BREMER State High School captain Jodey Brand and fellow Year 12 student Sarah Hobson surveyed 244 Ipswich students to see if they felt LGBTIQ teens were properly supported and educated.

The resounding response, they said, was 'no'.

The two Ipswich Youth Advisory Council members collated their findings into a report and presented it to the Parliament of Queensland in Brisbane.

The survey carried out by the students presents a sample size of 244 respondents from Bremer, Saint Peter Claver College, St Augustine's College, Rosewood High, Ipswich State High, Kenmore High, Bundamba High, West MAC, Westside Christian College and St Edmund's in Years 10-12.

Jodey said this lack of support and sexual education for LGBTIQ students in Ipswich could damage their mental and physical health.

"Overwhelmingly people were saying you learn all about sex ed in Year 8-10 but nothing about LGBTIQ sexual health or education," he said.

"A lot of people also said they felt like there were a lot of places to get support but they didn't feel comfortable going to them and that they weren't available at school."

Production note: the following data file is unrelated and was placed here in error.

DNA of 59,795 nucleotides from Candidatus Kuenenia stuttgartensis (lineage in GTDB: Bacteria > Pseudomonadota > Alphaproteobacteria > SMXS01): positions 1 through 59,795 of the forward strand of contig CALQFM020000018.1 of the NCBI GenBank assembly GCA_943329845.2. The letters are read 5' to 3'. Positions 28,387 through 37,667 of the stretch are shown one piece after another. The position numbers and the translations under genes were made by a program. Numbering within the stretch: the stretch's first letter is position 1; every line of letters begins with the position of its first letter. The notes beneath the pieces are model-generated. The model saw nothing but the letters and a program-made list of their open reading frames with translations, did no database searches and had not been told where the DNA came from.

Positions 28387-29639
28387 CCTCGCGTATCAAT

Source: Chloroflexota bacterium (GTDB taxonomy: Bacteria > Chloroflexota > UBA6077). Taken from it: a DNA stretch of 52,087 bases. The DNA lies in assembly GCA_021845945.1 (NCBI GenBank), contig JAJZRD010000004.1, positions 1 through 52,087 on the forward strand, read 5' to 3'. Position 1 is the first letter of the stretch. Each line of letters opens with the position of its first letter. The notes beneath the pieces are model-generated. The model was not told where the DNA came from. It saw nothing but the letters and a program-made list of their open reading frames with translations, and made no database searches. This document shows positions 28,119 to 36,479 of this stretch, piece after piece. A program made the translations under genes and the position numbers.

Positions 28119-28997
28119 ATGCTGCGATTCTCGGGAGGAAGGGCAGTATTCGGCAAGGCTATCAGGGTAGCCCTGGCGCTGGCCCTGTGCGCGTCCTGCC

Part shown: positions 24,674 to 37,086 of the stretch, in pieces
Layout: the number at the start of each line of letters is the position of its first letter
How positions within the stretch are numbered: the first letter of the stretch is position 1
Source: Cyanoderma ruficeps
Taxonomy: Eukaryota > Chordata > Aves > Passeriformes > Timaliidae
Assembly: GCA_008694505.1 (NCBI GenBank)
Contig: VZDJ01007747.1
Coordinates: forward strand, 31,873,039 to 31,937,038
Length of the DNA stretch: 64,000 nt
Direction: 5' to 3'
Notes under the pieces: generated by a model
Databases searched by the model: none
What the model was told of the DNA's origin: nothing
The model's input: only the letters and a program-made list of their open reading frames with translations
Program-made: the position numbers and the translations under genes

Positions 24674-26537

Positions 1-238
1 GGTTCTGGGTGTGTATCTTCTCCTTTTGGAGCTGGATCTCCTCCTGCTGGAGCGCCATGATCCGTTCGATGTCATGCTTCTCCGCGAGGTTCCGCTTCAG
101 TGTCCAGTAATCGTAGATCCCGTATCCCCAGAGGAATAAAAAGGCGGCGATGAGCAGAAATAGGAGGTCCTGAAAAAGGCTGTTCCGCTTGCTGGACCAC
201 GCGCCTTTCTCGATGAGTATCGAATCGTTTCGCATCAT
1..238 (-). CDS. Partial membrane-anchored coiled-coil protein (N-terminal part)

Bremer State High School students have conducted a survey to measure support and education of Ipswich's LGBTIQ students.
Bremer State High School students have conducted a survey to measure support and education of Ipswich's LGBTIQ students.

Sarah said, although most schools wanted to stop bullying, none were making discrimination of LGBTIQ students a priority.

"It goes unnoticed. People think it's a problem for another day," she said.

"That's the wrong mindset. It's a problem now to some people and you can't just push it away," Jodey agreed.

Using their results the pair recommended to Education Queensland that the current curriculum and syllabus for health and physical education or personal development classes be adjusted to integrate suitable education regarding sexual health for LGBTIQ students.

They also asked for more general information for all students to help reduce the stigma and raise awareness among students.

"Expanding support services within schools may also provide an option for out of the closet, questioning, or closeted students to seek specialised support," Jodey said.

Results:

  • 50% believe there is a lack of support for bullying of LGBTIQ students in Ipswich schools.
  • 49.5% think confidential support networks are lacking in schools.
  • 54.9% of students say there's not enough support in schools for those questioning gender or sexuality.
  • 19.67% agreed gender identity was taught at their school.
  • 54.5% were not aware of where to find LGBTIQ sexual health support.


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